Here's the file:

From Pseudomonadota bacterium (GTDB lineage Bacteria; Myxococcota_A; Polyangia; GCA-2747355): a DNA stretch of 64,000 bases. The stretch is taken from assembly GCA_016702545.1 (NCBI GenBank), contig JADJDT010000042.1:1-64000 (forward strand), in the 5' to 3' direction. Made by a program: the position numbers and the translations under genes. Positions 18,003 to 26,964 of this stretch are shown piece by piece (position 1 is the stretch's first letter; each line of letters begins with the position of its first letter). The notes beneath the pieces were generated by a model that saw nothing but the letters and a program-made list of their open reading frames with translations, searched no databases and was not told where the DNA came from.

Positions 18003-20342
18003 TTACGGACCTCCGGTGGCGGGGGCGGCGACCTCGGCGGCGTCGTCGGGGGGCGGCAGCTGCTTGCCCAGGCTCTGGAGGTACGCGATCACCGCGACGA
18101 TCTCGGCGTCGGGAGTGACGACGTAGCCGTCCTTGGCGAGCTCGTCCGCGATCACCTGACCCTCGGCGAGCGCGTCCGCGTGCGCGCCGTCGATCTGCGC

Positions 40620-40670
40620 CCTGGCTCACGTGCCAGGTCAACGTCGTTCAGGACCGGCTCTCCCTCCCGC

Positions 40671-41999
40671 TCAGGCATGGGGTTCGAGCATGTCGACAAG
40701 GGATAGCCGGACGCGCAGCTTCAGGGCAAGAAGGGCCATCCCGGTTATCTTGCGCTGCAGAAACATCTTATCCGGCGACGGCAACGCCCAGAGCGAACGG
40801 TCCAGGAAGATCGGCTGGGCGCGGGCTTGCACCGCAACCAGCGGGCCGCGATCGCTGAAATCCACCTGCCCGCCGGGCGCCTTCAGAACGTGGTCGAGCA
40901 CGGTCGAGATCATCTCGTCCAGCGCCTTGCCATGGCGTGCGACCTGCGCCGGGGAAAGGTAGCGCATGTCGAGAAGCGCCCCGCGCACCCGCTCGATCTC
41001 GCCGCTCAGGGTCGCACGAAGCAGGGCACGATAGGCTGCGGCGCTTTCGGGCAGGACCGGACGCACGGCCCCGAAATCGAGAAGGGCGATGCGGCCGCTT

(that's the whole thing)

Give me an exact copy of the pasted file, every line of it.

From Pseudomonadota bacterium (GTDB lineage Bacteria; Myxococcota_A; Polyangia; GCA-2747355): a DNA stretch of 64,000 bases. The stretch is taken from assembly GCA_016702545.1 (NCBI GenBank), contig JADJDT010000042.1:1-64000 (forward strand), in the 5' to 3' direction. Made by a program: the position numbers and the translations under genes. Positions 18,003 to 26,964 of this stretch are shown piece by piece (position 1 is the stretch's first letter; each line of letters begins with the position of its first letter). The notes beneath the pieces were generated by a model that saw nothing but the letters and a program-made list of their open reading frames with translations, searched no databases and was not told where the DNA came from.

Positions 18003-20342
18003 TTACGGACCTCCGGTGGCGGGGGCGGCGACCTCGGCGGCGTCGTCGGGGGGCGGCAGCTGCTTGCCCAGGCTCTGGAGGTACGCGATCACCGCGACGA
18101 TCTCGGCGTCGGGAGTGACGACGTAGCCGTCCTTGGCGAGCTCGTCCGCGATCACCTGACCCTCGGCGAGCGCGTCCGCGTGCGCGCCGTCGATCTGCGC

Positions 40620-40670
40620 CCTGGCTCACGTGCCAGGTCAACGTCGTTCAGGACCGGCTCTCCCTCCCGC

Positions 40671-41999
40671 TCAGGCATGGGGTTCGAGCATGTCGACAAG
40701 GGATAGCCGGACGCGCAGCTTCAGGGCAAGAAGGGCCATCCCGGTTATCTTGCGCTGCAGAAACATCTTATCCGGCGACGGCAACGCCCAGAGCGAACGG
40801 TCCAGGAAGATCGGCTGGGCGCGGGCTTGCACCGCAACCAGCGGGCCGCGATCGCTGAAATCCACCTGCCCGCCGGGCGCCTTCAGAACGTGGTCGAGCA
40901 CGGTCGAGATCATCTCGTCCAGCGCCTTGCCATGGCGTGCGACCTGCGCCGGGGAAAGGTAGCGCATGTCGAGAAGCGCCCCGCGCACCCGCTCGATCTC
41001 GCCGCTCAGGGTCGCACGAAGCAGGGCACGATAGGCTGCGGCGCTTTCGGGCAGGACCGGACGCACGGCCCCGAAATCGAGAAGGGCGATGCGGCCGCTT